Previous Issue

Table of Contents

Informatics, Volume 5, Issue 4 (December 2018)

  • Issues are regarded as officially published after their release is announced to the table of contents alert mailing list.
  • You may sign up for e-mail alerts to receive table of contents of newly released issues.
  • PDF is the official format for papers published in both, html and pdf forms. To view the papers in pdf format, click on the "PDF Full-text" link, and use the free Adobe Readerexternal link to open them.
View options order results:
result details:
Displaying articles 1-3
Export citation of selected articles as:
Open AccessDiscussion Theory and Practice in Digital Behaviour Change: A Matrix Framework for the Co-Production of Digital Services That Engage, Empower and Emancipate Marginalised People Living with Complex and Chronic Conditions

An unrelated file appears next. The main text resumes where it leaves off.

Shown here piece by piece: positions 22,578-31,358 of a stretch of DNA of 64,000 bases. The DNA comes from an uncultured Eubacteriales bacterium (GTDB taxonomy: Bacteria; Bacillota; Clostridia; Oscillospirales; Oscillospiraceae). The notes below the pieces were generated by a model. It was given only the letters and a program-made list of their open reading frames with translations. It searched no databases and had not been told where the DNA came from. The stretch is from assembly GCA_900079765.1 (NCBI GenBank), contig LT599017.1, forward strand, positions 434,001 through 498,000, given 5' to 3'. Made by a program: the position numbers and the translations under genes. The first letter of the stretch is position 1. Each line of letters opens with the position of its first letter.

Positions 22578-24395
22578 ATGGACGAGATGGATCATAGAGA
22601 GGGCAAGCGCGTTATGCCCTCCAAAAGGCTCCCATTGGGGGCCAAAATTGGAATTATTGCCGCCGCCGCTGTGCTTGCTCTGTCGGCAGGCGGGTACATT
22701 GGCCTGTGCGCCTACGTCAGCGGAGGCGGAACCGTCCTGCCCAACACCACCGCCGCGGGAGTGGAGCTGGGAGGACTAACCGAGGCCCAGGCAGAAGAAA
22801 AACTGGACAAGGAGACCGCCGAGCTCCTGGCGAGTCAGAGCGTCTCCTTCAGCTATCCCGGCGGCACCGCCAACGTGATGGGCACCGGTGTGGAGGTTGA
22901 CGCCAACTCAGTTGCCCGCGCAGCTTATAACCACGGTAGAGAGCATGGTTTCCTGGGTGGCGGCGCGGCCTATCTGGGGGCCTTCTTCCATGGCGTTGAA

Informatics 2018, 5(4), 41; https://doi.org/10.3390/informatics5040041 (registering DOI)
Received: 10 September 2018 / Revised: 31 October 2018 / Accepted: 5 November 2018 / Published: 9 November 2018
PDF Full-text (692 KB) | HTML Full-text | XML Full-text
Abstract
Background: The WHO framework on integrated people-centred health services promotes a focus on the needs of people and their communities to empower them to have a more active role in their own health. It has advocated five strategies including: Engaging and empowering people
[...] Read more.